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Olympic Sports Even You Can Do!
Ways to Work Out like a Champion

olympic ringsThe Olympic games: a time for torch-bearing, flag-waving, biting your nails and wondering if that .10 of a second determines whether your favorite Olympian makes it to the podium. But cheering wildly during the London games doesn't count as a workout. As you're glued the TV watching the best athletes in the world, get inspired and set some exercise goals for yourself!

You don't need to train as intensely as an Olympian to get a good workout. However, there is not an off season for getting and staying in shape. As Sam Vicaretti, physical therapist at VA Western New York Healthcare System in Buffalo, explains, "You should exercise because it helps you to stay healthy. Similar to your car, your body needs preventive maintenance to run smoothly. Regular activity helps prevent illnesses such as heart disease, diabetes and cancer."

If you're not sure where to start or if you have trouble staying motivated, "partner-up with a friend or family member, join an exercise class, or play a team sport. If you don't feel like exercising, your buddy or teammates may spur you on," says Vicaretti. "Also, incorporate activities that you love, such as biking or swimming, into your exercise routine," says Vicaretti. Even though most of us will never receive an Olympic gold medal, the same sports can improve your overall health and help you feel like a champion.

Here are a few Olympic-inspired ways to work out:

Swimming - Did you know that swimming is the second most popular sport activity in the U.S.? It's a great way to exercise during the summer or to sneak in some extra cardio at your friend's pool party. Because your body's buoyant in the water, your weight and movement are less harsh on your joints. That's great news for pregnant mothers, amputees and those with arthritis and weight restrictions. Even better news: you don't need to keep pace with Michael Phelps to get a good workout. If swimming laps doesn't make you want to dive in, other workout activities such as water aerobics, pilates or yoga are well-suited for the water.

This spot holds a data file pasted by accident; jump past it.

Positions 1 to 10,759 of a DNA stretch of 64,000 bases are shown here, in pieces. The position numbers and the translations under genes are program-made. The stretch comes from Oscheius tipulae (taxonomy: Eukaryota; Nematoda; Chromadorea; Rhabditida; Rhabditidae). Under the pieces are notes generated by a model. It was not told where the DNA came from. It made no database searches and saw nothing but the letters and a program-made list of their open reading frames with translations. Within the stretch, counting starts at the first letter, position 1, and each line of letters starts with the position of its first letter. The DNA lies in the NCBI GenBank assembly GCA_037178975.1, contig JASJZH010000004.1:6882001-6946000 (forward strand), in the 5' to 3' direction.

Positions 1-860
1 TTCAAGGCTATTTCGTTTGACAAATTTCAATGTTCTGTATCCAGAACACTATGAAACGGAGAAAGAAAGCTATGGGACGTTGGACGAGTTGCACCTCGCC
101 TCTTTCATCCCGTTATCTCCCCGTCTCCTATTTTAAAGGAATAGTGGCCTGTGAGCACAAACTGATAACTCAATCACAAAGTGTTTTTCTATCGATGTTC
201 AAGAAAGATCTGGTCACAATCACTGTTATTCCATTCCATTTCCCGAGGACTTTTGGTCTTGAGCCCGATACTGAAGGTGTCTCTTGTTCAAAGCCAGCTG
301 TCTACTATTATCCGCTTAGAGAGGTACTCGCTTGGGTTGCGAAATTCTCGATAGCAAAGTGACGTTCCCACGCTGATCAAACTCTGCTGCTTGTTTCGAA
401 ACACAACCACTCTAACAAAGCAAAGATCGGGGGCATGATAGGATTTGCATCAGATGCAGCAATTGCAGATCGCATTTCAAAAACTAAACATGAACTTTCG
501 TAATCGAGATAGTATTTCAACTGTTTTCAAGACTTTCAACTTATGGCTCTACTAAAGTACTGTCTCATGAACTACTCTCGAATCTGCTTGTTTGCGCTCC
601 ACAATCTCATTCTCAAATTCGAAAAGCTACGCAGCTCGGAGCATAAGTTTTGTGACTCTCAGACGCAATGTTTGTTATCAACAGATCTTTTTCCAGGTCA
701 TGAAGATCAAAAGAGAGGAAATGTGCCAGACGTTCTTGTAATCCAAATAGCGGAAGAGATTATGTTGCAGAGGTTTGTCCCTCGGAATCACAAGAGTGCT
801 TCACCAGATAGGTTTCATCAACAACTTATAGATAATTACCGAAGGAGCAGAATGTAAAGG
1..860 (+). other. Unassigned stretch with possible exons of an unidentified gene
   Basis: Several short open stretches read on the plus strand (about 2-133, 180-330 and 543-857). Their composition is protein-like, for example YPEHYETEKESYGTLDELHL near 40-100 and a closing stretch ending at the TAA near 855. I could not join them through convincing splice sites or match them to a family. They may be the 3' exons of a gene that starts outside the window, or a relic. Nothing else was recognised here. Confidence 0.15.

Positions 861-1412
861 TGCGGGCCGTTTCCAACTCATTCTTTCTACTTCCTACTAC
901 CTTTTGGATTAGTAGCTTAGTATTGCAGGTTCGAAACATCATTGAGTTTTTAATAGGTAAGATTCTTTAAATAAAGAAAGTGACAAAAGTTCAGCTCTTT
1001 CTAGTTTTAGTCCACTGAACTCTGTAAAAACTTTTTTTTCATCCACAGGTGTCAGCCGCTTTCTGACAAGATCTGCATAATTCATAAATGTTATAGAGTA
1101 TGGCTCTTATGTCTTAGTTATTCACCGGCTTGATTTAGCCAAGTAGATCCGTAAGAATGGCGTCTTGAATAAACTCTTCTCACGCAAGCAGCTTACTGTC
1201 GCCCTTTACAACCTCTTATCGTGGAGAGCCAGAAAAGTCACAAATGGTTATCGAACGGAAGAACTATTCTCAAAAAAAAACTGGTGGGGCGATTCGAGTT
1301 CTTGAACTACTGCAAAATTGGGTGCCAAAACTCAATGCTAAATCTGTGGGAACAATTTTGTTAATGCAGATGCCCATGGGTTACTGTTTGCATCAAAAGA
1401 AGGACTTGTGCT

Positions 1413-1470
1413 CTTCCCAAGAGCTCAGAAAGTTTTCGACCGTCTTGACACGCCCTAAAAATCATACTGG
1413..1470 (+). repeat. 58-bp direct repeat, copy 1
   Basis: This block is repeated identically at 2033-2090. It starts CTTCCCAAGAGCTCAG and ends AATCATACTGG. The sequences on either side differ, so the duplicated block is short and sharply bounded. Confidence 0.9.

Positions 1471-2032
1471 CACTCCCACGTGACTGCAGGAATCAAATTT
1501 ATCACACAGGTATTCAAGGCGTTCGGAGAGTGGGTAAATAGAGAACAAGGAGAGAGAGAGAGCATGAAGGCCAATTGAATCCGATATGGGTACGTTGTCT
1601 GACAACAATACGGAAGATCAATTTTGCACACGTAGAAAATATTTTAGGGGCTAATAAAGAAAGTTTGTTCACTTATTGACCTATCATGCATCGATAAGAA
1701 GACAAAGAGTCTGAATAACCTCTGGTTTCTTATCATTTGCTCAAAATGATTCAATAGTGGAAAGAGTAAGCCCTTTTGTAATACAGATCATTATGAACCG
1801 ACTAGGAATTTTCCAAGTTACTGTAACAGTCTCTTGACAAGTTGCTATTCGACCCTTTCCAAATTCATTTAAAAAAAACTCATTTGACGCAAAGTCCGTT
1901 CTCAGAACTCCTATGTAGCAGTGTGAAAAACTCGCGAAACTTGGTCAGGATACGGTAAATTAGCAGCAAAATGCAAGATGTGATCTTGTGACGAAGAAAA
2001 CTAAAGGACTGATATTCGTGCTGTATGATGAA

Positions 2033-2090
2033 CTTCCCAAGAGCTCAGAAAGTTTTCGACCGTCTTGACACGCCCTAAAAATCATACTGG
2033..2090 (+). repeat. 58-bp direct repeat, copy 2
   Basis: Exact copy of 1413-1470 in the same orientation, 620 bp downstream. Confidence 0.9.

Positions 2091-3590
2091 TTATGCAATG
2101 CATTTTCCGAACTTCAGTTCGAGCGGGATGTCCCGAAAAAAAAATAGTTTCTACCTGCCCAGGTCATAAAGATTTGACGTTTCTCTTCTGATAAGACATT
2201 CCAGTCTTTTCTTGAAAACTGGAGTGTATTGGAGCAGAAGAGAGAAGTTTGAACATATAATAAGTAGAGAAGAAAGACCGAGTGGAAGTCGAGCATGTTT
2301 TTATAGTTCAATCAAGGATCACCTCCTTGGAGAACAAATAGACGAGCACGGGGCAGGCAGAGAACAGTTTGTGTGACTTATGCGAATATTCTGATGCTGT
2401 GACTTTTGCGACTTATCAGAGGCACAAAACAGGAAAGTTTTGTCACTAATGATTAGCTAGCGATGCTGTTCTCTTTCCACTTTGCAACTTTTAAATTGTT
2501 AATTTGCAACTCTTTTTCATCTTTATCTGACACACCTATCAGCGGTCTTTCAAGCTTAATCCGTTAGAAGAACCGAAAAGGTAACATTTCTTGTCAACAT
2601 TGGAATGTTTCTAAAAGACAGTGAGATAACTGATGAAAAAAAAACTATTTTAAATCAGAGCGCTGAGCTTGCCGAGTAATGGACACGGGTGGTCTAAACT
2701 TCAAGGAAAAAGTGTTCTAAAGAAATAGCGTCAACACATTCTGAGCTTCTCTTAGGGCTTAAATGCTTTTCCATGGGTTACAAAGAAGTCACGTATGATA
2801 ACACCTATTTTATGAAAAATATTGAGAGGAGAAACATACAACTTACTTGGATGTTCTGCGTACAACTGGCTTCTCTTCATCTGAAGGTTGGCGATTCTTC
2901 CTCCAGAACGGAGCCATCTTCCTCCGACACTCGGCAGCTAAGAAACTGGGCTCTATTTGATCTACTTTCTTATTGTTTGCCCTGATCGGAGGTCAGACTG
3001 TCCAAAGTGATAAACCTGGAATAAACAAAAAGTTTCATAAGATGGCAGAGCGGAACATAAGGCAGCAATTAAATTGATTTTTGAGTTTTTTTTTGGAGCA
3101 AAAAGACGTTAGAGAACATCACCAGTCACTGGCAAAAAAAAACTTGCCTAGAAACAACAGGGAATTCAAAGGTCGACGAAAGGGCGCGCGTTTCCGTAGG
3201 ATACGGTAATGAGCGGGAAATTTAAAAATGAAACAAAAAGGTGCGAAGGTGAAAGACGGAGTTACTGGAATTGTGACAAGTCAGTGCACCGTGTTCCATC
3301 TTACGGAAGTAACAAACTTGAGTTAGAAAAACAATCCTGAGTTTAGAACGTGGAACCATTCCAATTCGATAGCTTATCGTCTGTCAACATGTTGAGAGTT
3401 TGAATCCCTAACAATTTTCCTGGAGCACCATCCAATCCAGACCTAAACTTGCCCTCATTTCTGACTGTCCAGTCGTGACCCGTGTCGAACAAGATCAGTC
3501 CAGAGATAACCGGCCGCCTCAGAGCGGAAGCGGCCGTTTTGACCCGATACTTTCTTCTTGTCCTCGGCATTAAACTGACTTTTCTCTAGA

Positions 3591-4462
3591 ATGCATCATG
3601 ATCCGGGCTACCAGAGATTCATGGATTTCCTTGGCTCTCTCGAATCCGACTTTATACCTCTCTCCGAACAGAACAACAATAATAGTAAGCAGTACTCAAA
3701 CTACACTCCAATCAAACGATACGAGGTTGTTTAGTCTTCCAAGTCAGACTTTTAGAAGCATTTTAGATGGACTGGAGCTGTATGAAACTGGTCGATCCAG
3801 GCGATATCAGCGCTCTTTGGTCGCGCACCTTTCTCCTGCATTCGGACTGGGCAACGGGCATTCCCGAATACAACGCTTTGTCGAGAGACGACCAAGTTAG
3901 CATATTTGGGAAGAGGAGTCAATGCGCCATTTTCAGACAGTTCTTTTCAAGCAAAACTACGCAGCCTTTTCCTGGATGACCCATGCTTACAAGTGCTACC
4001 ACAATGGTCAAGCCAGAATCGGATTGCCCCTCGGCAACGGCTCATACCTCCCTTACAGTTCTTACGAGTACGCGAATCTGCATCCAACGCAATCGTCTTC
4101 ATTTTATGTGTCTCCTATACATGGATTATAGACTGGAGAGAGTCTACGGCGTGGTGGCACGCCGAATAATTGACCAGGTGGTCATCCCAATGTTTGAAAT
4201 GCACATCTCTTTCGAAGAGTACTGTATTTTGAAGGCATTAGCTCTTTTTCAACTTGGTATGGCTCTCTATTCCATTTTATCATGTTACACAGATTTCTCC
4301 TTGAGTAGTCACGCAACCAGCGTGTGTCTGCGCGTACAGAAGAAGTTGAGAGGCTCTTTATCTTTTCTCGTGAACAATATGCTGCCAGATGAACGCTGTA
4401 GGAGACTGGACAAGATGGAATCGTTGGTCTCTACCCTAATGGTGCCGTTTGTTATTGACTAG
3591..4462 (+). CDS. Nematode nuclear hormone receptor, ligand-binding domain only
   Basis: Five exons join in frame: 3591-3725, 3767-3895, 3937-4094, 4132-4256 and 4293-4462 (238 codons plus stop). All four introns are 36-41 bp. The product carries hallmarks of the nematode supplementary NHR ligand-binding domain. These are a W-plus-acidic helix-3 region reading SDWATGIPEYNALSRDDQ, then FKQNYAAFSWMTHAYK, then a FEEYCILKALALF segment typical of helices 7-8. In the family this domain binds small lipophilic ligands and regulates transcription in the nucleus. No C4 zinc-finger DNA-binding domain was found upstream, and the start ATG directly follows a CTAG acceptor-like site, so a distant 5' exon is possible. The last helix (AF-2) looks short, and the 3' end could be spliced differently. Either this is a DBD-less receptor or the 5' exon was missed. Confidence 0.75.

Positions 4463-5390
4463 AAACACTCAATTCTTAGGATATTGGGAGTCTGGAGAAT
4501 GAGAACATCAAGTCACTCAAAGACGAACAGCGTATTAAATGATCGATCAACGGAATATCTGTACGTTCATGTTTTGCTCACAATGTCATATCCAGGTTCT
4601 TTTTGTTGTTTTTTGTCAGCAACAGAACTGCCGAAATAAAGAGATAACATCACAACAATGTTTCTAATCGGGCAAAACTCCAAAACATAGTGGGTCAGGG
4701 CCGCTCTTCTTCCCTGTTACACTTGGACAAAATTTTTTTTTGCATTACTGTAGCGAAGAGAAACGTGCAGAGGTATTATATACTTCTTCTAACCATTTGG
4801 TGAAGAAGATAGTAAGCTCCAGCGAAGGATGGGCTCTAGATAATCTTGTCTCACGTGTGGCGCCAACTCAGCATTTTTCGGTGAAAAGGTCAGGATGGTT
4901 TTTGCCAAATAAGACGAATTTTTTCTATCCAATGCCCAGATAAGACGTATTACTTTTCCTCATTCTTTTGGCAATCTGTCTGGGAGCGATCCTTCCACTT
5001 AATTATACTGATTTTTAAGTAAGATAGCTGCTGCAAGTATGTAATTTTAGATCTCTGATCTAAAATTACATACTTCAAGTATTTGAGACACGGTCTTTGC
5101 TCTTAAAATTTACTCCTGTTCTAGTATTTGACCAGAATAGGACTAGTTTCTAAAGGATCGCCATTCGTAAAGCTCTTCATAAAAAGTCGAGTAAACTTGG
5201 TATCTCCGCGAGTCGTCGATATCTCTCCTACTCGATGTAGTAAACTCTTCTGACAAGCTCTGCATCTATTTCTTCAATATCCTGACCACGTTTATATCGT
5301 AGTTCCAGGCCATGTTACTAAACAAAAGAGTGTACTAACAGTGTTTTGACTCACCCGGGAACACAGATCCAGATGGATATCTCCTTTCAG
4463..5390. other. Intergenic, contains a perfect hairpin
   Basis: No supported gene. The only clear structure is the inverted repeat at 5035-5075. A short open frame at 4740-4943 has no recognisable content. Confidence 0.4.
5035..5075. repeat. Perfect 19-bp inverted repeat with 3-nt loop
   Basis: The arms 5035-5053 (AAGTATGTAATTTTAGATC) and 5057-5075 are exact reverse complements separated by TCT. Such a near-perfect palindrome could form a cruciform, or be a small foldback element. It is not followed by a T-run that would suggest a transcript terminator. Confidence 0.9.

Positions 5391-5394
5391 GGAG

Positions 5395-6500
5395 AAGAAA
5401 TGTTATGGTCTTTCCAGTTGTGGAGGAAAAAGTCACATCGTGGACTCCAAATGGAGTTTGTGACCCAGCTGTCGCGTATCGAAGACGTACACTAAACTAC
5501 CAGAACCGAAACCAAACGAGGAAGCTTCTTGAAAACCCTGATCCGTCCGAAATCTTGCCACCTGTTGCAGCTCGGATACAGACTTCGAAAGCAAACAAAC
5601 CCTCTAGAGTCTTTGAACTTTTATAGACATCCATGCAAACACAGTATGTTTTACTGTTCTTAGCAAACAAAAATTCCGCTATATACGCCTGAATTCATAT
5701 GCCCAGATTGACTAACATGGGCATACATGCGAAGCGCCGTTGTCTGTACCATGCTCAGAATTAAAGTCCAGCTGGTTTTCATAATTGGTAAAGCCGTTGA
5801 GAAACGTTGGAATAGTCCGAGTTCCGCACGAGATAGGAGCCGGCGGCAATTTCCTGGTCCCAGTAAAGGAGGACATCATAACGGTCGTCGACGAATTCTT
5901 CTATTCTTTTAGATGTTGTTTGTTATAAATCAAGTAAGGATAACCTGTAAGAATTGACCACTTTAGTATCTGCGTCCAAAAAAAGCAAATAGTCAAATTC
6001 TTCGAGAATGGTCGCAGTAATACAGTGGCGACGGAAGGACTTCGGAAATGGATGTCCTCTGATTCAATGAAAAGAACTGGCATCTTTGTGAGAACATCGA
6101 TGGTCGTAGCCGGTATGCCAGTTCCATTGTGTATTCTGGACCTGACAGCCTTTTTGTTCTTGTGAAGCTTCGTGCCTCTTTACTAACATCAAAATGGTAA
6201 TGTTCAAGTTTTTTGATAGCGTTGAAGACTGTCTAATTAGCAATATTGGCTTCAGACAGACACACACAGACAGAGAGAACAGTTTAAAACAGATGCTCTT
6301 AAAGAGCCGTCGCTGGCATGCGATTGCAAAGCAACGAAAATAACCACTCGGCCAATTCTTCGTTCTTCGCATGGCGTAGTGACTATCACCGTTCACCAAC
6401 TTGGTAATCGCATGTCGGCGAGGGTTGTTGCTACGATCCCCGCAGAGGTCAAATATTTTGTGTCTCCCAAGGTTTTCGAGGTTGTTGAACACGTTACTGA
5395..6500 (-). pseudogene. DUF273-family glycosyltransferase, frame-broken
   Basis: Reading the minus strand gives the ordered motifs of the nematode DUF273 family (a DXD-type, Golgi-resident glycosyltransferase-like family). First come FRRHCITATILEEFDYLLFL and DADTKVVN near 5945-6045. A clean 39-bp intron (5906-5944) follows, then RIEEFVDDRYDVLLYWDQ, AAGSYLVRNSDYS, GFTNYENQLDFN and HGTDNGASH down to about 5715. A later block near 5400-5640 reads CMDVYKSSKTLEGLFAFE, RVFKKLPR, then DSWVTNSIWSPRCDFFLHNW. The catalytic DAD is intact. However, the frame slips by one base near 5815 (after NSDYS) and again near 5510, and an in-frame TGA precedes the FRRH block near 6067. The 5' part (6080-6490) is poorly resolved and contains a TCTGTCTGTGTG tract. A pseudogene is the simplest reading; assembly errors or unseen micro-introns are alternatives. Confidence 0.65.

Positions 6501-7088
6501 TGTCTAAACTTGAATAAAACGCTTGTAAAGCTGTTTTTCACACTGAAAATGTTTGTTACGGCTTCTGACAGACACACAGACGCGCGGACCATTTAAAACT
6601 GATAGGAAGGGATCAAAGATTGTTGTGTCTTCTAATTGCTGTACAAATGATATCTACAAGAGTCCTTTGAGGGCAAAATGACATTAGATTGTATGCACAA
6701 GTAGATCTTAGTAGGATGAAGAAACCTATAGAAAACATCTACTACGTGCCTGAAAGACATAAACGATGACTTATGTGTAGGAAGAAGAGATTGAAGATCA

four women olympic games team USA
Natalie Dell (far right) is a Bronze Medal winner at the Summer Olympics in women's quadruple sculls. She is a VA researcher from the Bedford (Mass.) VA Medical Center. Photo: Allison Frederick/US Rowing

Taekwondo - In the name of this ancient Korean martial art, "tae" means foot, "kwon" means fist, and "do" means way. So the name itself spells out how Taekwondo combines discipline, exercise and unity of body and mind. Whether you are working your way to a black belt or just want to build strength and agility, taekwondo teaches strategies of kicking and punching that increase flexibility, sharpen reflexes, focus mental energy and boost self-defense skills.

Cycling - Chances are you graduated from training wheels at a young age, so crank up those age-old skills into the next gear. Cycling is a great way to build muscle strength, especially in your lower body. And like swimming, it's a form of exercise that has a low impact on your joints. Whether you are transforming your commute home into workout time or spending Saturday cruising down a mountain trail, getting back into exercising can be, well, just like riding a bike.

Volleyball - Volleyball is a fun way to get a full-body workout! Running, jumping and squatting develop your lower body muscles. Passing, hitting and serving engage all the muscles from your abdomen, shoulders, back, and arms. Playing volleyball means that exercise isn't restricted to stationary machines at the gym - take a break from tanning at the beach, and set up a game with your friends!

Tennis -Tennis is another great way to work all your muscles. With the quick pace of this game, tennis gets your heart rate up, improves your hand-eye coordination and trains your body to react and dart as fast as Roger Federer's serve. Better yet, players of all ages can take to the tennis courts, so throughout your life it can always be game time.

Log your exercise, and chart your progress at My HealtheVet!

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Questions answered about getting fit from a VA Physical Therapist.


Updated/Reviewed: August 7, 2012